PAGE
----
the two navies was not discussed at the time; it was
discussed later on.

This decision of Hitler's afforded extreme satisfaction both
to myself and to the whole of the Navy; for it meant that we
no longer had to compete senselessly with the first sea
power; and I saw the possibility of gradually building up
our Navy on a solid foundation.

I believe that this decision was hailed by the whole Navy
with joy and that they understood its significance. The
Russian pact was later greeted with the same appreciation,
as the combination of this pact and the naval agreement
would have been a guarantee of wonderful development.

There were people - but not in the Navy - who believed that
this amounted to yielding ground; but this limitation was
accepted by the majority of Germans with considerable

Q. Grand Admiral, what were your personal relations with
Hitler? How did you judge him in the course of the years -
and what was Hitler's attitude toward you?

A. I thought favourably of this vigorous personality, who
was obviously most intelligent, had tremendous will power,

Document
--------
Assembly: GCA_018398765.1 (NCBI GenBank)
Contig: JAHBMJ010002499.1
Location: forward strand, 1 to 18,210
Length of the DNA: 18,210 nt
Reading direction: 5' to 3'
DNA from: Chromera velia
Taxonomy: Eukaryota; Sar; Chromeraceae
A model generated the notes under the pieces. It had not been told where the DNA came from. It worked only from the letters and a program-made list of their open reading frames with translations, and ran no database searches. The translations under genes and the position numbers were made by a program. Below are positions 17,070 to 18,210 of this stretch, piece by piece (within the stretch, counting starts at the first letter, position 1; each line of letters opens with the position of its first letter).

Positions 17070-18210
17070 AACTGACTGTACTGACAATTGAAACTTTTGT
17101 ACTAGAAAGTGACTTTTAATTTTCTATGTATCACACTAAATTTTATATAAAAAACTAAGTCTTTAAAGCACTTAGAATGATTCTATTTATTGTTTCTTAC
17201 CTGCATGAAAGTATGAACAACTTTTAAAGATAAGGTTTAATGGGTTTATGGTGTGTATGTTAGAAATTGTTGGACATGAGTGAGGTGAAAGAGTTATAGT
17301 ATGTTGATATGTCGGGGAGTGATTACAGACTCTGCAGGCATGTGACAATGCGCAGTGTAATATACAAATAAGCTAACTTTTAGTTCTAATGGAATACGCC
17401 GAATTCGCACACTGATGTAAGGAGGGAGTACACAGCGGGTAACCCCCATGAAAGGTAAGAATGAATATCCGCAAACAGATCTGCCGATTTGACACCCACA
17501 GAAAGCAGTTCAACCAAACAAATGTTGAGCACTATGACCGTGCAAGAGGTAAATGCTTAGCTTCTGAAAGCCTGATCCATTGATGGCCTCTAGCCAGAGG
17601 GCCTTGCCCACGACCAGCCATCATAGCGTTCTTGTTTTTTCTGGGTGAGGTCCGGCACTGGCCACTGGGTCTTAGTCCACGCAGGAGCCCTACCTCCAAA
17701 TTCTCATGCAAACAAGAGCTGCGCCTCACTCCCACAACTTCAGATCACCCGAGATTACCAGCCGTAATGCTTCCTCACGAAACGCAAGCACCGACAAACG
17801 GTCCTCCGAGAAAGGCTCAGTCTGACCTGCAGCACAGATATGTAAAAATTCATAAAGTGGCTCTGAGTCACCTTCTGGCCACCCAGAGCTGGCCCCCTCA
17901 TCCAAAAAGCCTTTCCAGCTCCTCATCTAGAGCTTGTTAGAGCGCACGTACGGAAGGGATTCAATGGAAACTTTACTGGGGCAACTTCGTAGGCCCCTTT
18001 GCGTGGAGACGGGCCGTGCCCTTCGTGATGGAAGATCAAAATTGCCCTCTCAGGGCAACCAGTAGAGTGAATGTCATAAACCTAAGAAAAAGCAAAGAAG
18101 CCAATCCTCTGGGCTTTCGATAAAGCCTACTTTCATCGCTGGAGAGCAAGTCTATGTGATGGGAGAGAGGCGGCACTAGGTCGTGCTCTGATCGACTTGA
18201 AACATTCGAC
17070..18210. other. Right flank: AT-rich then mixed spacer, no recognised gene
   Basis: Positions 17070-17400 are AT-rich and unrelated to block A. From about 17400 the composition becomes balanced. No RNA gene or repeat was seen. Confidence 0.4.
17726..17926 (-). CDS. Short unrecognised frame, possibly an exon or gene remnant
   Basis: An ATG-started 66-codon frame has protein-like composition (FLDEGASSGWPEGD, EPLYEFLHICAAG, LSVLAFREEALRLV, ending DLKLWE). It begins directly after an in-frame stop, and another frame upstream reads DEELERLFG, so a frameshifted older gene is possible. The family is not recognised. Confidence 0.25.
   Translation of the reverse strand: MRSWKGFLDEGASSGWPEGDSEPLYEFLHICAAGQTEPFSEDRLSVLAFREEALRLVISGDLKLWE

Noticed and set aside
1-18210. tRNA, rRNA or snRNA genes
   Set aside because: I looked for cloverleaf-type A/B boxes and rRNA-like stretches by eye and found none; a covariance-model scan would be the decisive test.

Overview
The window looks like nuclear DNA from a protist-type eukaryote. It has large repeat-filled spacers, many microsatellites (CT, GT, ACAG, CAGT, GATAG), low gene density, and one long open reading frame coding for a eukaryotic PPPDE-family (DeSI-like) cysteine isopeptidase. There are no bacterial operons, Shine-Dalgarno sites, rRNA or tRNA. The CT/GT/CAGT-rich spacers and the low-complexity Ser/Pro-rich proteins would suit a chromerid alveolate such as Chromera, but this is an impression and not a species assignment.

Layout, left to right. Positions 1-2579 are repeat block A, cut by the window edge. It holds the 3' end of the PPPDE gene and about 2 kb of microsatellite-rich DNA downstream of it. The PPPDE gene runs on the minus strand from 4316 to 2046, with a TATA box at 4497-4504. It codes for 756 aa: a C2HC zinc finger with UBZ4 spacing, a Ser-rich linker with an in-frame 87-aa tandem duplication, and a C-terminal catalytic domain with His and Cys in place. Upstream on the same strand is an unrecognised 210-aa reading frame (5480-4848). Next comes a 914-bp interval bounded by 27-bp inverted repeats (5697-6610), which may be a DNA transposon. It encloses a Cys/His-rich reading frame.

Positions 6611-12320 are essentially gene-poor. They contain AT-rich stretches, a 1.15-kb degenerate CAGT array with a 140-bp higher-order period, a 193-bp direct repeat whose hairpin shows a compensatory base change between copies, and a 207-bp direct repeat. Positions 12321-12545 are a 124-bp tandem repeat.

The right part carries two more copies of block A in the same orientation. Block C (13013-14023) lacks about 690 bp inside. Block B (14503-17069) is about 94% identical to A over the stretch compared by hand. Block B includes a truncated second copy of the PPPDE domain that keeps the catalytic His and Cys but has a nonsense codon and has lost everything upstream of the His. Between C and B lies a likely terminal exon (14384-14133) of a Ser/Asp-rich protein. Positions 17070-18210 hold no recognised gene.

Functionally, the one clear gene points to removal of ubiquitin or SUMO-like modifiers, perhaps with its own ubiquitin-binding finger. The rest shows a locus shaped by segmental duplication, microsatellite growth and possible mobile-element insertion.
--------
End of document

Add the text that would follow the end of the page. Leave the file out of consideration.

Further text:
was a master in handling people, and - as I myself observed
in the early years - a great and very skilful politician,
whose national and social aims were already well known and
accepted by the armed forces and the German people in its

THE PRESIDENT: The Tribunal thinks this might be taken more
shortly. We have heard it from so many of the others.

DR. SIEMERS: Yes; but is the defendant not to describe his
relations with Hitler? Does the Tribunal consider them

THE PRESIDENT: He might do it shortly.

DR. SIEMERS: Yes; good. Grand Admiral, please do it shortly.

THE DEFENDANT: I would just like to say what I thought of
Hitler in order to make clear my reasons for not at any time
leaving him, which fact the prosecution has raised very
strongly against me. His first steps in both domestic and